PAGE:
Remembering the Apostle Thomas
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Remembering the Apostle James, Son of Zebedee
Remembering the Apostle James “James” is the name of three important figures of the New Testament: James the son of Alphaeus (also an Apostle of Christ), James the Just (brother of our Lord), and James the brother of John the Apostle and Son of Zebedee, to be consider here.Remembering the Apostle James Biblical Account James, brother of the Apostle John, is often known as “James the Great.” His mother, Salome, was a devoted follower of Jesus (Matthew 26:56; Mark 15:41). He was the older brother of the Apostle John, as is deduced from theRead more...
Remembering the Apostle Matthias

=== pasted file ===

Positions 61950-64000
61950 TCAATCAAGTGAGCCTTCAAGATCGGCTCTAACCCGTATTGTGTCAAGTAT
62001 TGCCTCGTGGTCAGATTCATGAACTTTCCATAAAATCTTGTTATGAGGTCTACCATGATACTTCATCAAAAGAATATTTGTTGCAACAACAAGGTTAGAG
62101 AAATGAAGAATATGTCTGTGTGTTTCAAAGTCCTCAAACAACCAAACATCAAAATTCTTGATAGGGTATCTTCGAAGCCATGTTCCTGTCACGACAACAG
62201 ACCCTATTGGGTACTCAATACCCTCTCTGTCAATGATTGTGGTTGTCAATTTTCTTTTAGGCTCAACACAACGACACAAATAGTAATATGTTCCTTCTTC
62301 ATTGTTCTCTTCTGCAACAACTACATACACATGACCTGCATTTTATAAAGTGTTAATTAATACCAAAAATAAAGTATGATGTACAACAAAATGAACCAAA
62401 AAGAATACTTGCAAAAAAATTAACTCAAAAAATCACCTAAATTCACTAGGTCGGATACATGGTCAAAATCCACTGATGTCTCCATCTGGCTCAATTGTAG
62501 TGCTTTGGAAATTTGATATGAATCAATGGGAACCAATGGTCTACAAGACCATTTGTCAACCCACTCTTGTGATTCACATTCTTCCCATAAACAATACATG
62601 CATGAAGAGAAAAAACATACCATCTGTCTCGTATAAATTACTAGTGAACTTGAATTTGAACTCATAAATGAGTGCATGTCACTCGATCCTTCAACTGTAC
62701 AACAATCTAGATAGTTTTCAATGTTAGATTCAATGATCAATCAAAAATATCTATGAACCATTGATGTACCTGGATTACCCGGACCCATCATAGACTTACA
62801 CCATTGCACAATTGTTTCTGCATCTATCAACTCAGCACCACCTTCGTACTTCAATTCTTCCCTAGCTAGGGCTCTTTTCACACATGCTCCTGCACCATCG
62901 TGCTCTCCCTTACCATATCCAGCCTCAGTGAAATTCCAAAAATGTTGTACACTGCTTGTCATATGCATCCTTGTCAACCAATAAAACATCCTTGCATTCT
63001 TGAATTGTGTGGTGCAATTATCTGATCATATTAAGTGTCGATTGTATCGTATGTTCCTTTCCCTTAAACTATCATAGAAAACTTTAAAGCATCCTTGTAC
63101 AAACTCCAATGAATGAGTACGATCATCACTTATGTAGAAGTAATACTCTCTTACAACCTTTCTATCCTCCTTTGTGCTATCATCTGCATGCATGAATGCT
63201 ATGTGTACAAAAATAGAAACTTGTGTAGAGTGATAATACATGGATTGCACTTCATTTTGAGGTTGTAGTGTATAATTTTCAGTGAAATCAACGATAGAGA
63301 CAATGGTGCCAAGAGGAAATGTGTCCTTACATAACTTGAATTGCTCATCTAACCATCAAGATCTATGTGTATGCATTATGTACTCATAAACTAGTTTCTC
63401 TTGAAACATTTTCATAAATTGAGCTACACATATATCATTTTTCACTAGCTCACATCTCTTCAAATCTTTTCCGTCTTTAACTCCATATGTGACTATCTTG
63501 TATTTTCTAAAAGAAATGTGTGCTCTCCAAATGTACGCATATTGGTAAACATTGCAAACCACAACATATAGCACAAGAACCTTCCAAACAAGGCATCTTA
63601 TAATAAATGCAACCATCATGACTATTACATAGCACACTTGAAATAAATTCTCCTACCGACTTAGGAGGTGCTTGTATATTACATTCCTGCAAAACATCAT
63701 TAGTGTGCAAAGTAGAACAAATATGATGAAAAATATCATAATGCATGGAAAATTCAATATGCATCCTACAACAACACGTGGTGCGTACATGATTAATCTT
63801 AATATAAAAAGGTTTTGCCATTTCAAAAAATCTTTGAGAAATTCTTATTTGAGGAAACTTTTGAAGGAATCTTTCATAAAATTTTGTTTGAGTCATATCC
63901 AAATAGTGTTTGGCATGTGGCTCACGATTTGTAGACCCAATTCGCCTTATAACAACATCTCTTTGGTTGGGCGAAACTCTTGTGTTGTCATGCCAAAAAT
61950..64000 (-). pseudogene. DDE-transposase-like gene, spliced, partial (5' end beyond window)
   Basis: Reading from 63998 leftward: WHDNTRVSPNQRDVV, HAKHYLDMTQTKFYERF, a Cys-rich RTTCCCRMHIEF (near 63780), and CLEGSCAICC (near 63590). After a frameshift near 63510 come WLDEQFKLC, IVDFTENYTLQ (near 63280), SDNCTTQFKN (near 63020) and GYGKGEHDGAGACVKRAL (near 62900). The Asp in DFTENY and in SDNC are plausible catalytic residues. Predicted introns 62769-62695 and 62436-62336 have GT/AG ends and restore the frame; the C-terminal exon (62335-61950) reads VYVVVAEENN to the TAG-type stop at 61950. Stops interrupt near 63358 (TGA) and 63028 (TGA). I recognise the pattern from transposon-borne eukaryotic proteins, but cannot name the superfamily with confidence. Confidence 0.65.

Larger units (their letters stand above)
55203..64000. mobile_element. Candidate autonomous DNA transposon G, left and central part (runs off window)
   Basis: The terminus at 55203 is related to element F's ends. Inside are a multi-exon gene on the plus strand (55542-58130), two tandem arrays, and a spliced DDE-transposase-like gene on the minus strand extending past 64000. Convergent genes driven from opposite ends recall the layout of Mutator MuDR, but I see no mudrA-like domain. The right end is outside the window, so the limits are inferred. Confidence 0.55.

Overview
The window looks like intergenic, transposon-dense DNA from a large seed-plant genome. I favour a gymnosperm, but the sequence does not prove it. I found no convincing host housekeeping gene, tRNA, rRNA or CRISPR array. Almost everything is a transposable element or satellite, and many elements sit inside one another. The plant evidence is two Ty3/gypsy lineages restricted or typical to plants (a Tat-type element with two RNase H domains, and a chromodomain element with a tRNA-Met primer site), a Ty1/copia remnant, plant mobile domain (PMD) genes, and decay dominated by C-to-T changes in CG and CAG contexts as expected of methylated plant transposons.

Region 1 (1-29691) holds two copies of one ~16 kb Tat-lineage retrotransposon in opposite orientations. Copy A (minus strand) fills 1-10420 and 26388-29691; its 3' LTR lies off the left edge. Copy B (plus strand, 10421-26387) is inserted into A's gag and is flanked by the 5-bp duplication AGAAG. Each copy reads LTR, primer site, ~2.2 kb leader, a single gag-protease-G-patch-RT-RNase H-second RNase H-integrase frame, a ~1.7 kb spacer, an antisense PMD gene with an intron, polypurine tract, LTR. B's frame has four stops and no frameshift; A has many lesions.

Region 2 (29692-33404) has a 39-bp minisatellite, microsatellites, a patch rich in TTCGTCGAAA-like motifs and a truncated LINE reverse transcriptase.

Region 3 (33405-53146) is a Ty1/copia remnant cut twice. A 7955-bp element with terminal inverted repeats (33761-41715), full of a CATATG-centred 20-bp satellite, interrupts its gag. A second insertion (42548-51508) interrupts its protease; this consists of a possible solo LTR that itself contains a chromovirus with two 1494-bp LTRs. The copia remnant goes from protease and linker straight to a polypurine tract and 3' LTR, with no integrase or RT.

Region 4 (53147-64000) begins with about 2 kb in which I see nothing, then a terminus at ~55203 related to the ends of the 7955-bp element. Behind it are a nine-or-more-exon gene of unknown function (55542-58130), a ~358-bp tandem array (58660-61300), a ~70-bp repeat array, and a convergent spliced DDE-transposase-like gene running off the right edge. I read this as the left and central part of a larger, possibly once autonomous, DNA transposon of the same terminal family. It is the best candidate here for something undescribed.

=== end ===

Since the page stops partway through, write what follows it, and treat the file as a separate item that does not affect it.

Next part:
Matthias was chosen by the early Church to take the place of Judas Iscariot (Acts 1:18-26). Along with the Apostle Paul, Matthias was not one of the original Twelve Disciples chosen by Christ. Matthias (a contraction of Matithiah or Matthew) was among those who followed Jesus during his earthly ministry. Often it is imagined that only the twelve followed Jesus during his ministry, but upon closer examination of Scripture, it becomes evident that there often many more than the twelve. Matthias was chosen by lot over Joseph Barsabas, to be onRead more...